This eloquently simple, yet passionately tense movie is something to be remembered. The breathtaking cinematography beautifully meshes with the closeness of the characters' captured emotions in which you can't help but accredit to the perfect chemistry of the cast. Labor Day is ingeniously refreshing compared to what we consider to be "Box-Office Hits" today. Also, if you've read the book, it adds an intense appreciation for the important, minor details of this movie. Expand
  2. Jan 9, 2014
    10
    This truly caught me off guard. Jason is an excellent writer, but I don't how Brolin and Winslet would mesh on screen. Under all of the glitz, glamour, explosions, in your face type cinema, this simplistic, yet very tense drama is oldschool: Great writing, great acting, excellent cinematography. Expand
  3. Apr 17, 2014
    9
    With a special narration by Toby Maguire and despite a predictable ending, Labor Day successfully presents a melodrama film without too-over emotional. Another good performance from Kate Winslet. Expand
  4. Jun 30, 2014
    7
    Es una buena historia centrado en algo realmente hermoso y fantastico, una historia que se desarrolla mas en un cuento de hadas pero q al mismo tiempo tiene su picante. Expand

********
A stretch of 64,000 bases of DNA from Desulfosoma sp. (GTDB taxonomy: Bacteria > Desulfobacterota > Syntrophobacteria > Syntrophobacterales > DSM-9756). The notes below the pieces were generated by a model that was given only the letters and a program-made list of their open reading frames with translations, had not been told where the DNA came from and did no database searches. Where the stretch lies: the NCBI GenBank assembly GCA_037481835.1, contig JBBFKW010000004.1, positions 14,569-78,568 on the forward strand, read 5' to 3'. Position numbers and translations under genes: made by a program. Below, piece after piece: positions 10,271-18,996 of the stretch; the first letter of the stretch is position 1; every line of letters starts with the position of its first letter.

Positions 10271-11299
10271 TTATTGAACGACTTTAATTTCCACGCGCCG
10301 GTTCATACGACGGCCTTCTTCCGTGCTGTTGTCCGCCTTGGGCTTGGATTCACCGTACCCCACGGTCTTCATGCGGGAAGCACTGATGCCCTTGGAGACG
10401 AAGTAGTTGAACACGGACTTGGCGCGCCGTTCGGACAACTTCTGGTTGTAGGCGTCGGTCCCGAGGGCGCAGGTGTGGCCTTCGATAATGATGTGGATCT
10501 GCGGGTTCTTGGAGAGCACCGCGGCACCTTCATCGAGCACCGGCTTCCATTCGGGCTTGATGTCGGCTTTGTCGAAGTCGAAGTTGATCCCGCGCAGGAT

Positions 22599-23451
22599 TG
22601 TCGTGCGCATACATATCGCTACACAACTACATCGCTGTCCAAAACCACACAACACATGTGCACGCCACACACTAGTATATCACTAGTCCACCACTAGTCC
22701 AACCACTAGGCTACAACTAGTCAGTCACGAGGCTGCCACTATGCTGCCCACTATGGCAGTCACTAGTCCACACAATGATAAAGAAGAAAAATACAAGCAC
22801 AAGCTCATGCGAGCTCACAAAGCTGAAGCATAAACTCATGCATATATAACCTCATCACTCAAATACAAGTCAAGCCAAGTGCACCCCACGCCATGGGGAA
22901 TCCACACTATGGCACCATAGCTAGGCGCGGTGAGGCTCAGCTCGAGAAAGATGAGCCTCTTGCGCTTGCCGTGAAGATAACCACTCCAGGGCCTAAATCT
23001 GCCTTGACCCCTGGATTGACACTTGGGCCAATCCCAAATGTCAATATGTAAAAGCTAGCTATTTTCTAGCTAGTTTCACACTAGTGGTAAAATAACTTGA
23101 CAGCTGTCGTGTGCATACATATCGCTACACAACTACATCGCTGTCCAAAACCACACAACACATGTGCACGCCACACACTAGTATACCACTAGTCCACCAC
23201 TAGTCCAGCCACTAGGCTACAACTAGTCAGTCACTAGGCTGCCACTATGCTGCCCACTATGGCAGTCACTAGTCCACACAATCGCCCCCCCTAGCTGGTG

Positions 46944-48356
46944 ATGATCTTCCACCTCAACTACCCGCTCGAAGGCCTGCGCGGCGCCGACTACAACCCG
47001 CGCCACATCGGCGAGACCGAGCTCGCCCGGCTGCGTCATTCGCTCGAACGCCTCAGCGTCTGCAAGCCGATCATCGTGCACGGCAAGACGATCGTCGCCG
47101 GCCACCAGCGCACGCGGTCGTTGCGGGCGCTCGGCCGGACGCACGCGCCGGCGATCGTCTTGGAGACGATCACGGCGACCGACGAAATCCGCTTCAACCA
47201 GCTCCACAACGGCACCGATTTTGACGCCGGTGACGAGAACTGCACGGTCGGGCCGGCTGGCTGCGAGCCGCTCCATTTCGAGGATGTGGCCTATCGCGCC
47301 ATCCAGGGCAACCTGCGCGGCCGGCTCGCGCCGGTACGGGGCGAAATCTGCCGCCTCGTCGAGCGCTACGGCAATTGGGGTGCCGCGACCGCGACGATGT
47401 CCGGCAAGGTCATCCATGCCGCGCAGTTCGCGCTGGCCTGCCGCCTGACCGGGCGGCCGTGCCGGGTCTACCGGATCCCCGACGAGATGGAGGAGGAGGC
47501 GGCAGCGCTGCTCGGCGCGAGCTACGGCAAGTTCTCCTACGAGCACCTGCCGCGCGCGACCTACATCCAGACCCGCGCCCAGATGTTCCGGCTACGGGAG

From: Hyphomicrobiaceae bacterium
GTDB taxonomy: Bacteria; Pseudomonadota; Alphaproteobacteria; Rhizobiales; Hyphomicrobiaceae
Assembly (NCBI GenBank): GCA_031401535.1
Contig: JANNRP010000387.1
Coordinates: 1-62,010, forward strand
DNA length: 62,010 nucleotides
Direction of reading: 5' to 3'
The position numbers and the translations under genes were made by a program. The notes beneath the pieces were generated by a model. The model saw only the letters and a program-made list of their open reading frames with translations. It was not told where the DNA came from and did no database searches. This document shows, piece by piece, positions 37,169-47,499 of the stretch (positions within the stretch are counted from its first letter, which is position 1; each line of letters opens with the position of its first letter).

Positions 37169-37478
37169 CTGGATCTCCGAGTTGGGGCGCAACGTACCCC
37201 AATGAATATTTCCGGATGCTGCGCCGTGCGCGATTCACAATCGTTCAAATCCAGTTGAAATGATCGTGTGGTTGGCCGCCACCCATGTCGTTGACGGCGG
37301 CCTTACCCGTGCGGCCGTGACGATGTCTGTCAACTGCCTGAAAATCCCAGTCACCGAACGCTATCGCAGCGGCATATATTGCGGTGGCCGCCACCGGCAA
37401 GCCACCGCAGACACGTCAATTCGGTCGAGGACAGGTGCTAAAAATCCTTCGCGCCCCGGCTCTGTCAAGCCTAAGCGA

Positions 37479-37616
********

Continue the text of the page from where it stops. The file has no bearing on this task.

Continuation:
5. Sep 13, 2014
    5
    Not once did I buy into the romance. Here you have a depressed slug and an escaped "innocent" convict that displays no emotion or humor or anything that would be considered human. I could sense there was supposed to be a lot of tension building, but I could care less. It was pretty stupid, if not completely stupid. Expand
  6. Feb 7, 2014
    5
    This review is more related to the characters and the theme of the movie which I found it quite interesting. I am taking the liberty of looking at the roles of the characters from my own perspective rather than the movie-maker's. I see three main characters in this movie- Adele, Frank (escaped convict) and Gerald (ex-husband). Even though the movie-makers may have wanted us to focus more on the first two but I see all 3 of them equally prominent.